Judaism recognizes that self-interest plays a major (but not sole) role in ensuring ethical standards. The principles of “Do not do unto others as you would not like done to yourself” and “Love your neighbour as yourself” suggest the positive and negative aspects of this principle.
1. Unlike other religions, Judaism has never viewed poverty as a virtue. Wealth, however, has always been seen as a challenge. Judaism places many social and charitable responsibilities on the financially stronger elements within society and emphasizes the need to avoid exploitation of the weak.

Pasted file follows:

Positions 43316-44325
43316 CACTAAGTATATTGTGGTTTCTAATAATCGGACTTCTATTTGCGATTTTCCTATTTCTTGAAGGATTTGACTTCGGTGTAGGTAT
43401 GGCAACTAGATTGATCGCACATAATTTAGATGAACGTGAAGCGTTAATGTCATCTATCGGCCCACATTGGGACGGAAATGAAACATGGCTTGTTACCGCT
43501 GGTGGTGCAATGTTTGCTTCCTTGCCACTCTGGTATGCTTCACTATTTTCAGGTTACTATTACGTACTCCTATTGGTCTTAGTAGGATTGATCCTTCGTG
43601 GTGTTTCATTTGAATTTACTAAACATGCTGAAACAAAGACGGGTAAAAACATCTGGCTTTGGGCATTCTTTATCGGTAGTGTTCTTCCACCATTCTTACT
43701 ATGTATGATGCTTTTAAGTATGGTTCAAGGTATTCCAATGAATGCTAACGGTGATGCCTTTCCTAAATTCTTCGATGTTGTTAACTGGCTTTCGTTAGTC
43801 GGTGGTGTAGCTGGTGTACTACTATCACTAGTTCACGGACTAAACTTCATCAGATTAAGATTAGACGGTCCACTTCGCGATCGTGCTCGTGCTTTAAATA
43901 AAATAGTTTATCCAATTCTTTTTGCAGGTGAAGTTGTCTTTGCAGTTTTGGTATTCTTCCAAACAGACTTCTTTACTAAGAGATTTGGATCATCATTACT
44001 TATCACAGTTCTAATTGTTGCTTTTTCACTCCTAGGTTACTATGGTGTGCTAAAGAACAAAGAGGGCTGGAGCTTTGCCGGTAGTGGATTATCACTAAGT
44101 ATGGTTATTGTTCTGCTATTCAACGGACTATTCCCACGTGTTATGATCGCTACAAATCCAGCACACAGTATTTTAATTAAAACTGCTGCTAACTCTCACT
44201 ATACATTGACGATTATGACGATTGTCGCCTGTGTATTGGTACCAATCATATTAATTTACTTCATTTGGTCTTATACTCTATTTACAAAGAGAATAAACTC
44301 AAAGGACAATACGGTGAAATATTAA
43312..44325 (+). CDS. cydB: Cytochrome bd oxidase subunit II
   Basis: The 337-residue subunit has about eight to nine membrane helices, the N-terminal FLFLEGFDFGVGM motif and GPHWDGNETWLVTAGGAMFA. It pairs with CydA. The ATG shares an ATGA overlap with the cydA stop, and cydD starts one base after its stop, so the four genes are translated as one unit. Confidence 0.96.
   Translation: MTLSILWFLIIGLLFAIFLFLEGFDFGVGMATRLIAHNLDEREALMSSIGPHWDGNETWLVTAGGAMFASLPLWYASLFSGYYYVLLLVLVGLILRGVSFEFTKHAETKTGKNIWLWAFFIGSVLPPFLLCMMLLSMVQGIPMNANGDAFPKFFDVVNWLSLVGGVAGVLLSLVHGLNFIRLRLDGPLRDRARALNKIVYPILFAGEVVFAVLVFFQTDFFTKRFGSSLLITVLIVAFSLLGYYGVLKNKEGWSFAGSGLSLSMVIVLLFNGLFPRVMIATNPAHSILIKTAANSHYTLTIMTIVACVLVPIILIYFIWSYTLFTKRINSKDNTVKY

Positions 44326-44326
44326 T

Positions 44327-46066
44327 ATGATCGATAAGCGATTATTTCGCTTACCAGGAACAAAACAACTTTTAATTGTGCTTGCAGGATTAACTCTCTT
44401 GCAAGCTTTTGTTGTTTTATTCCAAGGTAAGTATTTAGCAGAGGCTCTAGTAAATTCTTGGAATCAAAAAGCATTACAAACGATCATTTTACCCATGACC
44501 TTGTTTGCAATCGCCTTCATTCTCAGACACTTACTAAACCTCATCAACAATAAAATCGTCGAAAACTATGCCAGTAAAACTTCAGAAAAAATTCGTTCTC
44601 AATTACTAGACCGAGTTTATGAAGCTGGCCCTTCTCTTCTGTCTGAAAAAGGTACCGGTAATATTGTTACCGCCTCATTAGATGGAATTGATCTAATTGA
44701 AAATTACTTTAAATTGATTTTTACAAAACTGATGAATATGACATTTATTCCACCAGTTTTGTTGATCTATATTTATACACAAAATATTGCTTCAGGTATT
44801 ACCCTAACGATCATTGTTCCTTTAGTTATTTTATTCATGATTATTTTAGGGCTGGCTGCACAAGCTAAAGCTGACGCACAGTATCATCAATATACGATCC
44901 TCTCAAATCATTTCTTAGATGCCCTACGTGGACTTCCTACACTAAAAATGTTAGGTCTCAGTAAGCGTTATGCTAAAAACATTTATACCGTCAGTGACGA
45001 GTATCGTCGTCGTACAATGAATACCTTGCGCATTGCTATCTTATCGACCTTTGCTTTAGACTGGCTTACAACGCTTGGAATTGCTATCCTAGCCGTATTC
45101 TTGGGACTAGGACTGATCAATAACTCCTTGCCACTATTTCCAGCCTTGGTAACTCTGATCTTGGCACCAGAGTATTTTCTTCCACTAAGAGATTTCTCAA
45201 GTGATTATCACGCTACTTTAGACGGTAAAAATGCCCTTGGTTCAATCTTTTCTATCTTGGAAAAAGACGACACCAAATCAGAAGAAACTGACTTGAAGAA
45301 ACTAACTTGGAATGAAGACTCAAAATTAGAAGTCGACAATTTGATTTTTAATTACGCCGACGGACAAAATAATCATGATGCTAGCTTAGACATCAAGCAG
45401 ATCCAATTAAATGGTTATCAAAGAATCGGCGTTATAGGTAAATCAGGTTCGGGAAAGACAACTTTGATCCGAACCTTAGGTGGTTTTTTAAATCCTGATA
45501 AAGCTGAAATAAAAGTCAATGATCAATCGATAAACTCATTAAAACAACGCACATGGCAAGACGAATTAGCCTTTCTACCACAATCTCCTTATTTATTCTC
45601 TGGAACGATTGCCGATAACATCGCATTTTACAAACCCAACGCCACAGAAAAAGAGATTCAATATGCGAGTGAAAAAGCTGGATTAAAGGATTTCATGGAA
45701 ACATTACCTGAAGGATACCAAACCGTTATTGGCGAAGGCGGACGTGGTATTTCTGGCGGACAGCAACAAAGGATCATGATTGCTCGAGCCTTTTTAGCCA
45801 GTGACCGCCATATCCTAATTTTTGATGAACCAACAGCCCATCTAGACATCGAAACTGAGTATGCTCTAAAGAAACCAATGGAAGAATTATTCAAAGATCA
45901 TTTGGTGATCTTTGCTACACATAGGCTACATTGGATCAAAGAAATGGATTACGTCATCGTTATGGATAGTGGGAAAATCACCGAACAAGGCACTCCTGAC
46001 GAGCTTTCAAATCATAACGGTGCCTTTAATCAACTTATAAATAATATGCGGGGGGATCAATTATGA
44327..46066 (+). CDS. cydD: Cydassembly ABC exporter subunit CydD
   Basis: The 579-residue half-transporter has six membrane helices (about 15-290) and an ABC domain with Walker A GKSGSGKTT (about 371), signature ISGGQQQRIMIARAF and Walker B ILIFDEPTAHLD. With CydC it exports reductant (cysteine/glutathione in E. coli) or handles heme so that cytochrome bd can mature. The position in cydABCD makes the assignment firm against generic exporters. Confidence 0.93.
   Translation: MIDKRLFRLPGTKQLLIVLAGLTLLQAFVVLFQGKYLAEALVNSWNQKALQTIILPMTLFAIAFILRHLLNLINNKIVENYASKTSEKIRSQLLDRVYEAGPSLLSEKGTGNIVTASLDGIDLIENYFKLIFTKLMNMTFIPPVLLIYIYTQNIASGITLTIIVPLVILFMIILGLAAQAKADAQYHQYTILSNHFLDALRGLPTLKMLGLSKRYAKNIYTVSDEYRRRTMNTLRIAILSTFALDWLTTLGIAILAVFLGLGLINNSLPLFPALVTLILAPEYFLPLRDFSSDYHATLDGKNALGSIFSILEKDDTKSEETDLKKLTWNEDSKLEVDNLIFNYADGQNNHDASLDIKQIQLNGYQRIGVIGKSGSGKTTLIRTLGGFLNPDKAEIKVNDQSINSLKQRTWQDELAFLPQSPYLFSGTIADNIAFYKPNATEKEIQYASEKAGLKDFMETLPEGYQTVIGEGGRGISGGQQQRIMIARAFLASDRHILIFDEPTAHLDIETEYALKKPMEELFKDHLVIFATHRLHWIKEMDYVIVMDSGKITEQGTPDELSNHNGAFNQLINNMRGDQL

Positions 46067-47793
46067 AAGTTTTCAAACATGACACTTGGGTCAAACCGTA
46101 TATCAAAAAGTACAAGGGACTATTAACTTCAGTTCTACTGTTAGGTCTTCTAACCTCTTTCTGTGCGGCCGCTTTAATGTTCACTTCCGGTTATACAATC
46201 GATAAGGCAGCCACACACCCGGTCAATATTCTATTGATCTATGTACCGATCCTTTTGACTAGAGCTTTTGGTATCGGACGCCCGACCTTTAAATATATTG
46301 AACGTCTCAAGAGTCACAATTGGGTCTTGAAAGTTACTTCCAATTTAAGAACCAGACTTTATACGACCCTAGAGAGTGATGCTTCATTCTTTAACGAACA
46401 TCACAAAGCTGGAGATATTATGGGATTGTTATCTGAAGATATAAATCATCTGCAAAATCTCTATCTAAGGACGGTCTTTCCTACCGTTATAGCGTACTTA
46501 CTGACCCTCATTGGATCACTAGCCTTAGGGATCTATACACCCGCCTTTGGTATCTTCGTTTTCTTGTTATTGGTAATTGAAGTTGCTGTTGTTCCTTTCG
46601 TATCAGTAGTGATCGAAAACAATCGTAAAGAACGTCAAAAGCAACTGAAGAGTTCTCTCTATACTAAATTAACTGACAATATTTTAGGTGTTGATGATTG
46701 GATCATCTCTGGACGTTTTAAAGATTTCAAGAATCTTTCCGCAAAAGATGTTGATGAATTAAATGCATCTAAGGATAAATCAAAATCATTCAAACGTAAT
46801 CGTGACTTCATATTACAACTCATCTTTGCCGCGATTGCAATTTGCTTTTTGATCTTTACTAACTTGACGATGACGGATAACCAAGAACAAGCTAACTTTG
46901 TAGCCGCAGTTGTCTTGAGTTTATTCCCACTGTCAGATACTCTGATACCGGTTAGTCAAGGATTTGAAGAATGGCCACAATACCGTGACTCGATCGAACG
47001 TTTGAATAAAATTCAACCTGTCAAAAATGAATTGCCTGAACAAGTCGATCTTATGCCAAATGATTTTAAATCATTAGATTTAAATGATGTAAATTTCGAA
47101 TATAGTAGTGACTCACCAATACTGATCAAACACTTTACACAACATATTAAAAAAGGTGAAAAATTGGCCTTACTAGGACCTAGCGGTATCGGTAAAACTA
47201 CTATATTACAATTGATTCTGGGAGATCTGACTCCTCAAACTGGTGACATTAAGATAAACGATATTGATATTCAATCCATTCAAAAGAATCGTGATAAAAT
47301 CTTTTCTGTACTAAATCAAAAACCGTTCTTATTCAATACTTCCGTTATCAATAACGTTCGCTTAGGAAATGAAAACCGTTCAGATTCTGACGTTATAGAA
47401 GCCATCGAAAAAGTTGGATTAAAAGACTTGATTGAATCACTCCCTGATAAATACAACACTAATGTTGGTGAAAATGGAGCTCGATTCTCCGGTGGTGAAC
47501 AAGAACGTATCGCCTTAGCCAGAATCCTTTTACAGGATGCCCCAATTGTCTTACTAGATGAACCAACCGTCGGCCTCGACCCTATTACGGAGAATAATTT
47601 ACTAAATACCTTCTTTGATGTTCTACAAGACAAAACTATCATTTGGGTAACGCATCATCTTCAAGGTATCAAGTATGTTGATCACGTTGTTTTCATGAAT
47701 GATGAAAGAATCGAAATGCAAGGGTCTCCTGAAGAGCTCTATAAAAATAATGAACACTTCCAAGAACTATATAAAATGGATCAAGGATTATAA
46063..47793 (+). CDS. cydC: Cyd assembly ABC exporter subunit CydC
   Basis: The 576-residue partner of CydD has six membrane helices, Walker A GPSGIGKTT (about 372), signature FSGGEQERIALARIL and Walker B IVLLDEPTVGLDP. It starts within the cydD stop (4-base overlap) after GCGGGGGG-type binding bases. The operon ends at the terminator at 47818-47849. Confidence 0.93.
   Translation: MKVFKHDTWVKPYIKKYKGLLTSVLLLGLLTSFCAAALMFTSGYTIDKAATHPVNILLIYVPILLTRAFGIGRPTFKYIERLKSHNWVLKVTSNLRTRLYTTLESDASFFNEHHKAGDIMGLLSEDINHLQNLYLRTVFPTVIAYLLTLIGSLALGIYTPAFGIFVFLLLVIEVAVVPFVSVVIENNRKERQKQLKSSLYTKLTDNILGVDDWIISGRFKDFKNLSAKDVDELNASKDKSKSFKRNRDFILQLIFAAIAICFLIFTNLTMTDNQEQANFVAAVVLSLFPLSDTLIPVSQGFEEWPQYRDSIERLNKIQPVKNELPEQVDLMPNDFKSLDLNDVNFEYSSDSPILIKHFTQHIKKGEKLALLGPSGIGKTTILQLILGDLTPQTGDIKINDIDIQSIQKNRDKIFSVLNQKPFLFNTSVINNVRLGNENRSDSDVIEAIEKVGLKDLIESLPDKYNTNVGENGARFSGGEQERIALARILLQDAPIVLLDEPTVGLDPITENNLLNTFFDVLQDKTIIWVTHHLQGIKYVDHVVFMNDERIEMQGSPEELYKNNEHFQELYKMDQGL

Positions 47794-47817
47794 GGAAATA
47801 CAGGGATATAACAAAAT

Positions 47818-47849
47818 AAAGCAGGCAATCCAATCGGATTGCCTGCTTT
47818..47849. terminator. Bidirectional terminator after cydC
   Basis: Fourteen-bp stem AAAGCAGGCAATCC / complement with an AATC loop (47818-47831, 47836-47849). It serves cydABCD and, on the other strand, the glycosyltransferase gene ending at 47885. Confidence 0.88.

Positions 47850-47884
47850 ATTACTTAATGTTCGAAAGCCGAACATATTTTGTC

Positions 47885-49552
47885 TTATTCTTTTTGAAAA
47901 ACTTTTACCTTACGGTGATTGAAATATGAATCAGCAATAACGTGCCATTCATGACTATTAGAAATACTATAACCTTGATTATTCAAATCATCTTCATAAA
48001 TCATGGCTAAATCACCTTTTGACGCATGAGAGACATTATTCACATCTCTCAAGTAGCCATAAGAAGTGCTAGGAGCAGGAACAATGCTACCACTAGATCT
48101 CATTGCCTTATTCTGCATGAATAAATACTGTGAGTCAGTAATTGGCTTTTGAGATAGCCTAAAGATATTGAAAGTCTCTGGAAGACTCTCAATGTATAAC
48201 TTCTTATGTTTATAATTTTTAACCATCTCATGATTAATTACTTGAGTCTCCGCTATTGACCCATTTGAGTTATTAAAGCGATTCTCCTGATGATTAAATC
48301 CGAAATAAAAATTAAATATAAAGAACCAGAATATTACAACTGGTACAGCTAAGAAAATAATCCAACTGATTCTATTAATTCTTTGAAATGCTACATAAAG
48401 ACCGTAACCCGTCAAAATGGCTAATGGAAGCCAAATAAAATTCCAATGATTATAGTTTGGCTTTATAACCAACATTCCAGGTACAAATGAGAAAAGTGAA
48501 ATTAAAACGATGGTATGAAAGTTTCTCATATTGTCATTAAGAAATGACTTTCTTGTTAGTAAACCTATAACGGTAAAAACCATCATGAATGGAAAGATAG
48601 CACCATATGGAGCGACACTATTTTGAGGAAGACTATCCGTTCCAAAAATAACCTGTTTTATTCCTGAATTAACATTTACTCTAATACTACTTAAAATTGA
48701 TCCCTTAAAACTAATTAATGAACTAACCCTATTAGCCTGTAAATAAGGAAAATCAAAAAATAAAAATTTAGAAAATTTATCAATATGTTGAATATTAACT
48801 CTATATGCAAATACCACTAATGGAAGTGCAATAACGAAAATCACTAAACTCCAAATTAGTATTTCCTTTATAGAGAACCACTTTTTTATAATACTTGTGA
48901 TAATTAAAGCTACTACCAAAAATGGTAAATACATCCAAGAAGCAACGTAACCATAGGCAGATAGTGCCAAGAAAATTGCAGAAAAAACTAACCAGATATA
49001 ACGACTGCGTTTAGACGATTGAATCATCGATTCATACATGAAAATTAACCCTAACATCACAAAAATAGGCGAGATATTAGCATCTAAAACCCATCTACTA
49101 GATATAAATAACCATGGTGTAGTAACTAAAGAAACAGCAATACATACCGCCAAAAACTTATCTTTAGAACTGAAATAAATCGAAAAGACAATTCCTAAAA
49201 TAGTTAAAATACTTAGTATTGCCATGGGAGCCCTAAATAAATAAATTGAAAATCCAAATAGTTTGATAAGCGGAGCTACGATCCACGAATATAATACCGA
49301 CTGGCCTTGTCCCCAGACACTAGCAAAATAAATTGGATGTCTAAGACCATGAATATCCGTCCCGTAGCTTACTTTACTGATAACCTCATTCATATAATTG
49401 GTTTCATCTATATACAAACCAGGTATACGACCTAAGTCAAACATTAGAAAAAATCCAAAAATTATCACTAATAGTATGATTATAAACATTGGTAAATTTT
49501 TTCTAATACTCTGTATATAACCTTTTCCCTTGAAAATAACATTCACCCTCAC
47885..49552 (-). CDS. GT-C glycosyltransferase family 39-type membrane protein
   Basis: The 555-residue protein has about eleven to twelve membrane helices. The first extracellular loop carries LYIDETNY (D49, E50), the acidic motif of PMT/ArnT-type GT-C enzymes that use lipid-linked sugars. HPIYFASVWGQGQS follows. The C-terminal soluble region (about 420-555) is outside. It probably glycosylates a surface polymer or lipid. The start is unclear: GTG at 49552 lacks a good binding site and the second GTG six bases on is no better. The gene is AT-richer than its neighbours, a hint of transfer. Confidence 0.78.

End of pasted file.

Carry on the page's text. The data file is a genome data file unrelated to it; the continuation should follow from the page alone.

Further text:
2. Moral business behaviour encourages long lasting and successful business relationships and loyal customers. Judaism adds though that the imperative of integrity demands honesty even when it is contrary to business advantage.
3. Judaism recognizes that ethics can only exist where there is an effective and respected legal infrastructure. Ethics however go beyond law and can be defined as – “Obedience to the unenforceable.”
4. Greed, while being an important motivation for economic activity, is also a source for immoral behaviour. Added to this, the uncertainty that is part of life urges us to believe that “More is better than less”, which further stimulates unethical behaviour. Judaism presents an “economics of enough” that restrains both of these factors.
For a more comprehensive look at Jewish business ethics, check out Jewish Ethicist: Everyday Ethics For Business And Life.